Thursday, October 24, 2019

Army Painting: The Art of the Shortcut

Army painting can take a lot of time. It's something we all know. This is especially evident when you're trying to paint it all in one go with a deadline as opposed to gradually over time. So how do you make this more manageable and speed it up a bit?

When I sit down to paint a model I'm typically going for high end table top quality. This means, more or less, a shade and probably at least two highlights. Maybe some blending here and there. I know this isn't what everyone goes for when working on an army, but it will give you an idea of my base level when I start talking about shortcuts. When you're working on a larger army you'll generally need to find some shortcuts if you want to finish it in a reasonable amount of time. So what can you do to cut down on time while keeping the overall appearance of the army to a level you're happy with?

1. Out of Sight, Out of Mind

If there is an area that is mostly hidden on a model you probably don't need to be overly worried about painting it to the same level as the rest of the model. I usually paint in sub-assemblies for stuff like shields on AoS models or guns on 40k models so I can get to the area behind it. Even though I'm making sure I paint these areas, if I know parts of it will be barely visible I may cut out some steps. If a color is getting a basecoat, shade, and two highlights I may cut out one of the highlights. If it's really hidden I'll probably just do the basecoat and shade and call it good. Basically, just highlight till you reach the area that's hidden. If you're doing sub-assemblies, test fit the piece on while you're painting to see what you can get away with. If it's an area on an assembled model you'll have a better idea and probably will have a hard time fitting your brush in there anyway. On my Nighthaunt army most of the "interiors" on them, which you can't see unless you pick the model up and turn it over to really look at it, are just given a shade over the white and left at that.

2. Focal Points

This is a trick I've learned over the years. I use to paint every part of every model up to the same standard, and let me tell you, it took me forever to finish anything. I would be lucky to finish an army once every 2 years. Something I started doing more frequently is creating visual focal points. This is most evident on my Kharadron Overlords and Nurgle demons. On the Kharadron I made it a point to incorporate drybrushing since it's something I normally don't do. On the Kharadron I just basecoated, shaded, then drybrushed all of the metallics at once. No edge highlights. Then when I got around to painting their cloth, I made sure to do several layers of highlights and make them as crisp as I can. This creates a focal point, and overall when you look at the models they appear to be completely finished to that same level, when in reality the metallics are much rougher. When your eye is drawn to certain areas it will naturally overlook other areas and kind of blend it all together in your mind's perception of it.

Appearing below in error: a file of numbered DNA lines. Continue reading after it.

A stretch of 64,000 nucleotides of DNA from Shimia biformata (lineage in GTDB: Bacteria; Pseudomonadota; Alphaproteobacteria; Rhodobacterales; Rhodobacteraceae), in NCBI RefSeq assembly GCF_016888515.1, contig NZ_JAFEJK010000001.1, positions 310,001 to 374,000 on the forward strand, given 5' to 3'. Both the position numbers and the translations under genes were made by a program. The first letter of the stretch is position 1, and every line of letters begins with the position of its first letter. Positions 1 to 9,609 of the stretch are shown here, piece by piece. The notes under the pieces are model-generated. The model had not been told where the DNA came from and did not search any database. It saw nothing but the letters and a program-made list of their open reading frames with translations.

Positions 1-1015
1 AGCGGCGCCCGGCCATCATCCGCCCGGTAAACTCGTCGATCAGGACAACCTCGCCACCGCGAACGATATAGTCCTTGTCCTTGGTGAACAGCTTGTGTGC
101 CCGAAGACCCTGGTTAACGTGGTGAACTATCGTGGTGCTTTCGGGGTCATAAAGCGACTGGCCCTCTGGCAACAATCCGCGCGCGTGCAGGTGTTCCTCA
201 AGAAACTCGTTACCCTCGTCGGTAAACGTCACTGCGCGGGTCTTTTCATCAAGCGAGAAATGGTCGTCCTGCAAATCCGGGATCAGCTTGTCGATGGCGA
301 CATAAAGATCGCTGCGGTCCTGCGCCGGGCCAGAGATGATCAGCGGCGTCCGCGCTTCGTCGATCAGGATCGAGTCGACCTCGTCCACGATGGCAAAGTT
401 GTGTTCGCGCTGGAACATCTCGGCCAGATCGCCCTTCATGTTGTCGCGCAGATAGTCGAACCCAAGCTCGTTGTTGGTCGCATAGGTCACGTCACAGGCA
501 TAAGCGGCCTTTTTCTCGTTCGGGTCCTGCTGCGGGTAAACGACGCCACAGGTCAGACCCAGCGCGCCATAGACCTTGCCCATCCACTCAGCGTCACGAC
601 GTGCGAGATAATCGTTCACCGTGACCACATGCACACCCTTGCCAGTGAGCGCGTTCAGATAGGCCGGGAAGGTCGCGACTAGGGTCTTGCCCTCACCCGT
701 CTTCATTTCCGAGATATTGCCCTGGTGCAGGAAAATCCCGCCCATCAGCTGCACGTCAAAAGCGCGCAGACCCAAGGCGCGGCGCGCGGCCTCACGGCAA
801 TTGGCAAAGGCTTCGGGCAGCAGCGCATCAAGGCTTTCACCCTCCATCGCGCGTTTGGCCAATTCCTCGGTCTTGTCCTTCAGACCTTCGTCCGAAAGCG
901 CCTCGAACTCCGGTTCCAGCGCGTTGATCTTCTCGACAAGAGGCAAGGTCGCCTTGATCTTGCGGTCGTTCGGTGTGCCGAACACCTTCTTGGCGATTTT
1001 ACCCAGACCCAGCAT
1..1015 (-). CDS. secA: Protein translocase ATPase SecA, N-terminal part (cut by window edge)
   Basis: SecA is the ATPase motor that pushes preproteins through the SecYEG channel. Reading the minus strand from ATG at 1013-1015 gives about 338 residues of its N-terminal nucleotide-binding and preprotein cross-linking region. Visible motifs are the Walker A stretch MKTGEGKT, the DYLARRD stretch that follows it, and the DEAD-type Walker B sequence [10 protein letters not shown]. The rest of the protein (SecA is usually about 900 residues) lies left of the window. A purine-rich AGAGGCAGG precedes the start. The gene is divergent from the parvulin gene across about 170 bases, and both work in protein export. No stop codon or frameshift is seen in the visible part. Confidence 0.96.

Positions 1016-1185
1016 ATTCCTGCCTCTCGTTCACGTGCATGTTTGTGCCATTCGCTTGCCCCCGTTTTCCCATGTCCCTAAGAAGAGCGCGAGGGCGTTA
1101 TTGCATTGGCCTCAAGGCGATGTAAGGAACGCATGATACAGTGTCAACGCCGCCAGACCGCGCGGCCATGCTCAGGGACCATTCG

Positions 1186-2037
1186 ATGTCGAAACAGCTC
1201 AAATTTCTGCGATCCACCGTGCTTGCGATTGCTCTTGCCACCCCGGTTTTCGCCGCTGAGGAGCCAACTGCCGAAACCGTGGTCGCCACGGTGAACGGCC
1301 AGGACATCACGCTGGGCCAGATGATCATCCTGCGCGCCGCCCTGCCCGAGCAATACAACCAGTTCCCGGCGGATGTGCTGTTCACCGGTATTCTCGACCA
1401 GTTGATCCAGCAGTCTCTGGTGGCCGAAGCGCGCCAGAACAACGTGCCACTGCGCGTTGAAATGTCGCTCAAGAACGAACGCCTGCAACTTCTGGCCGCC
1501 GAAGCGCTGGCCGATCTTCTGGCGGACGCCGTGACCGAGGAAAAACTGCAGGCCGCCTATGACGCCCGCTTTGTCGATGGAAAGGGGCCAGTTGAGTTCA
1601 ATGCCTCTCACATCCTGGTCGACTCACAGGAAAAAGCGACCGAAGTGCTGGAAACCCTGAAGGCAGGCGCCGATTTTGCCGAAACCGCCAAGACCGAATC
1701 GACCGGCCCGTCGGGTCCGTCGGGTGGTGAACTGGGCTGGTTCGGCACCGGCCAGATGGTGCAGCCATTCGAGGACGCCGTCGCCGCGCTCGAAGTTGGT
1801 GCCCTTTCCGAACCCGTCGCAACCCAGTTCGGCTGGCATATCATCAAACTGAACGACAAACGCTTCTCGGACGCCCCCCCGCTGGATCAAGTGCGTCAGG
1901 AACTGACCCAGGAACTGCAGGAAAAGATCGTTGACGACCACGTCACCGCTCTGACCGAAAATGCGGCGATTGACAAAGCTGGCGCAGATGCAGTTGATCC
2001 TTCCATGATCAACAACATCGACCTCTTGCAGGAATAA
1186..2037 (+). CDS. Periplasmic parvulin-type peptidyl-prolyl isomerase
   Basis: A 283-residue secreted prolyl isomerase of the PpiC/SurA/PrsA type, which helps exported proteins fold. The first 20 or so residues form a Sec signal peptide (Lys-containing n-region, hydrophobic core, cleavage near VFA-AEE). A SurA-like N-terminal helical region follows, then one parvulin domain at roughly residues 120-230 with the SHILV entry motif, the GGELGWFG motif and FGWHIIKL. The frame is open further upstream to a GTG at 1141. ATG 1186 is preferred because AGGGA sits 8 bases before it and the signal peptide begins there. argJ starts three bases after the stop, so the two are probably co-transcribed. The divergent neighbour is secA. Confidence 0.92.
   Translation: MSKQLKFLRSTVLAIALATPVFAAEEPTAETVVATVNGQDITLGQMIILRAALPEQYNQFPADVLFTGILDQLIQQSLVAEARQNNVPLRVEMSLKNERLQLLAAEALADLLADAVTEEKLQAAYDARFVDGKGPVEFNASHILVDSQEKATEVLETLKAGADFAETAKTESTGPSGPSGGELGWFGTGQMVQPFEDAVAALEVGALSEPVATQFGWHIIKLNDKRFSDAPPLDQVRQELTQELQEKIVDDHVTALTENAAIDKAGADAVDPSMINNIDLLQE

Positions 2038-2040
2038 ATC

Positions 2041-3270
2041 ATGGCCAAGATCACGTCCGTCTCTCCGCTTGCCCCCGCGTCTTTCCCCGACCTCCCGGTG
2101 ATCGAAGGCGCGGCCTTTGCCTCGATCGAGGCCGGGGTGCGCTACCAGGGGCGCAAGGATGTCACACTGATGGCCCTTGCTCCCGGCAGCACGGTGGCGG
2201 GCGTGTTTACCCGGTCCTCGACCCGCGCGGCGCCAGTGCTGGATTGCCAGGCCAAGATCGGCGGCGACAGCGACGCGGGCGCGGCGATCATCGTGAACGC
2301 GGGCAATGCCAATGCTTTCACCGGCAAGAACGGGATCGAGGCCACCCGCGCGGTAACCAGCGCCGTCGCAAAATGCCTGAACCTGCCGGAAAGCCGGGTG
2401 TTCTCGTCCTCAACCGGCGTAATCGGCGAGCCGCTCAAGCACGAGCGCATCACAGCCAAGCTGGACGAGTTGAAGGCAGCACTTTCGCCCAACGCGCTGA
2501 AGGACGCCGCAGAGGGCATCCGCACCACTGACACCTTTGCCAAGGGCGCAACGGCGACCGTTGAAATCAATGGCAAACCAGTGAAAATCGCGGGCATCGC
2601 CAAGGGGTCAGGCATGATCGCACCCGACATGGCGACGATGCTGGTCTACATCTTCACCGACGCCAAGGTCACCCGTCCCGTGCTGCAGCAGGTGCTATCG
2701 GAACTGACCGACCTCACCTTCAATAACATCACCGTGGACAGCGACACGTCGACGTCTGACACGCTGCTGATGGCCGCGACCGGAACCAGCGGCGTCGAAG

The Nurgle demons have a similar effect, with the majority of their skin done with shades and drybrushing, and then finished off with a single crips highlight. When coupled with their weapons, horns, and other areas that are done in a cleaner layered style it creates the overall effect of being all finished to that same level.

3. Light to Dark

This method of painting is now best exemplified by the Contrast Paint range, but it's actually something I've been doing using Shades for a few years now. Instead of building up your color from dark to light, start off with a lighter color and stain it with your shade or Contrast paint to get the color you want. This knocks out your basecoat and shade in one go. My Daughters of Khaine and Nighthaunt are both effectively painted this way.

Even when I'm painting on the basecoat, like with the skin on my Blightking, I start with a color that's slightly lighter than what I want the finished look to be. That way, once I apply the shade, as long as it went on evenly, all I'll have to do is apply highlights instead of re-layering the whole area.

4. Little Things Add Up

A lot of us think of our painting time for a project as just a solid chunk of uninterrupted time, but often that's not achievable with a busy life. What you can do though is take 5 minutes here, 10 minutes there, and then eventually that all adds up. I'll often spend a few minutes painting before work if I have the time. I won't get a whole lot done, but maybe I finished a basecoat on two models. Now that's two less models I'll have to basecoat later on. Chipping away at a project like this is a good way of speeding things up.

Those are my four biggest tips for cutting some of the time and effort out of your armies, while still keeping the overall look up. I would also recommend pacing yourself at a level you're comfortable with. Even if a unit is 20 or 40 guys, it's perfectly fine to do them in chunks of 10 or 5 or whatever. I was recently painting something in a group of 20 and the monotony of it got to be too much and I had to break them down into two groups of 10. This way it gave me a little reward by actually seeing the models finished instead of just painting the same color across 20 models for a week.

What are some things you do to create shortcuts for yourself?

Until next time,

Tyler M.

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